Adam Frank

When it comes to facing the reality of climate change, the Republican Party, now led by the Trump Administration, has been slipping ever farther from its roots as a champion of American science.

Last week brought further evidence of this disconnect — but it also held out a glimmer of hope that the party's turn away from the U.S. effort in science is not universal.

Seen from space, our planet has often been called a "blue marble."

It's not, however, just the swirly white clouds that give Earth its marbled appearance. The continents: They are what complete the metaphor. All that land, sticking up above sea level, gives our world its distinctive look.

You're sitting in the doctor's office waiting for the result of a test. The test will tell you whether you have a disease you really don't want to have.

As you wait, it seems as if the whole world is poised like a pencil balancing on its tip. In a moment, the doctor will come through that door and, based on the test, your world will fall one way or another.

Or will it?

On my way back from the woods in New Hampshire, I stopped at a strip mall marking my crossing into more densely inhabited landscapes.

The contrast wasn't pretty.

The sky above the strip mall hung low and grey, which didn't help the look of things. With the snow melting, the parking lot was filled with dirty cars and wet trash. People spilled into and out of the stores: a Subway; a Starbucks; a supermarket whose name I forget.

I know, I know. Some of you are sick of it.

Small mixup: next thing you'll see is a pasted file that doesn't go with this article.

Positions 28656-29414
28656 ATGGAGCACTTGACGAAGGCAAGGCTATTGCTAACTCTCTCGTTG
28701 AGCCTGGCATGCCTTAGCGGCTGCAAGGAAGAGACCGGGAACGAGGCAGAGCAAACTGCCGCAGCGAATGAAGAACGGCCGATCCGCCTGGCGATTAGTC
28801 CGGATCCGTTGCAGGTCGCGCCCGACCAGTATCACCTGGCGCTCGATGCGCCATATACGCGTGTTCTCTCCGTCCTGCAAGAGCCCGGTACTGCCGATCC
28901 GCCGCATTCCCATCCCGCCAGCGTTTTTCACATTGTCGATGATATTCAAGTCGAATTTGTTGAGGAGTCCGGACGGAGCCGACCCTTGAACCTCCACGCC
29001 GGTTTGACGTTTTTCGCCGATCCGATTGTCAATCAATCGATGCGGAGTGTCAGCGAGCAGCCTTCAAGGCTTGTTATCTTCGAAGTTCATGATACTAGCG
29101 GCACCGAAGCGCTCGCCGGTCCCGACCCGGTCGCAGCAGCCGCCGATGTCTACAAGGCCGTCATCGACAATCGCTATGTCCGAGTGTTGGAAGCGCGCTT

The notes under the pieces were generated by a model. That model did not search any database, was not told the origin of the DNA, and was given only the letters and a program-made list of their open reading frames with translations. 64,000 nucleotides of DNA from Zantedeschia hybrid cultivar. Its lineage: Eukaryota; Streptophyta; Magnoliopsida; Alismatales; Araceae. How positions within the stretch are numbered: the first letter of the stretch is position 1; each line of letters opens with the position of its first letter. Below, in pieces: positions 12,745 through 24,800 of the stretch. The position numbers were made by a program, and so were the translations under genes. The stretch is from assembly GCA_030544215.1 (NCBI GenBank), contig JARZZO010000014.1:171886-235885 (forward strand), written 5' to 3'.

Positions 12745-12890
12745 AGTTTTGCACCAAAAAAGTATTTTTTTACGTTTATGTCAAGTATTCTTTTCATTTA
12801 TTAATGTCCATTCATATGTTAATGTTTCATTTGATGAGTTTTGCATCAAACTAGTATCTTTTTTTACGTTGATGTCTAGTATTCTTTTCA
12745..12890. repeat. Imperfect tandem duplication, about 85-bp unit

As another winter storm finishes crashing through the northern parts of the nation — and a few more are supposed to be headed our way — many of you may feel you're done with snow.

Why I'd Rather Not March

Feb 12, 2017

"The difficult we do immediately. The impossible takes a little longer."

This motto of the U.S. Army Corp of Engineers during World War II neatly sums up a particularly American way of looking at hard work.

No matter what the challenge, Americans have always had a penchant for just rolling up the sleeves and digging in. The idea goes something like this: "It's my job, no one else's. Now, let me get on with it."

So last year was pretty strange, right?

I know you know what I'm talking about. I'm talking about — aliens. I'm talking about other civilizations on other worlds.

What I'm really referring to are some of the remarkable goings-on in SETI, humanity's Search for Extraterrestrial Intelligence. The last 18 months have made for a bumpy and exciting ride for those who are serious about the science of SETI.

To help us understand what's going, I spoke with two experts.

The world is a mess.

I'm not referring to politics or the state of the society, here. When I tell you the world is a mess, I mean the physical world we apprehend with our senses.

Last week, physicists at the National Institute for Standards and Technology reported they'd cooled an object to a million times colder than room temperature. It was a record for the super-difficult science of super-cooling.

In this field, researchers inch ever closer to — but never reach — the state of absolute zero temperature. It's a science that has some very cool (pun very much intended) applications including ultra-sensitive gravity wave detectors for "hearing" distant black hole mergers.

In 1889, Bethlehem Steel brought engineer Frederick Taylor on board in an attempt to streamline its vast operation.

Taylor had recently invented a theory of "time management" in which the same principles used to optimize machines was applied to people. Taylor stalked the floors of the Bethlehem plant armed with a stopwatch and a clipboard noting the time it took for workers to complete tasks, like loading iron bars onto waiting railcars. Taylor's eventual recommendation to the company's executives were simple: The workers should be made to do more in less time.

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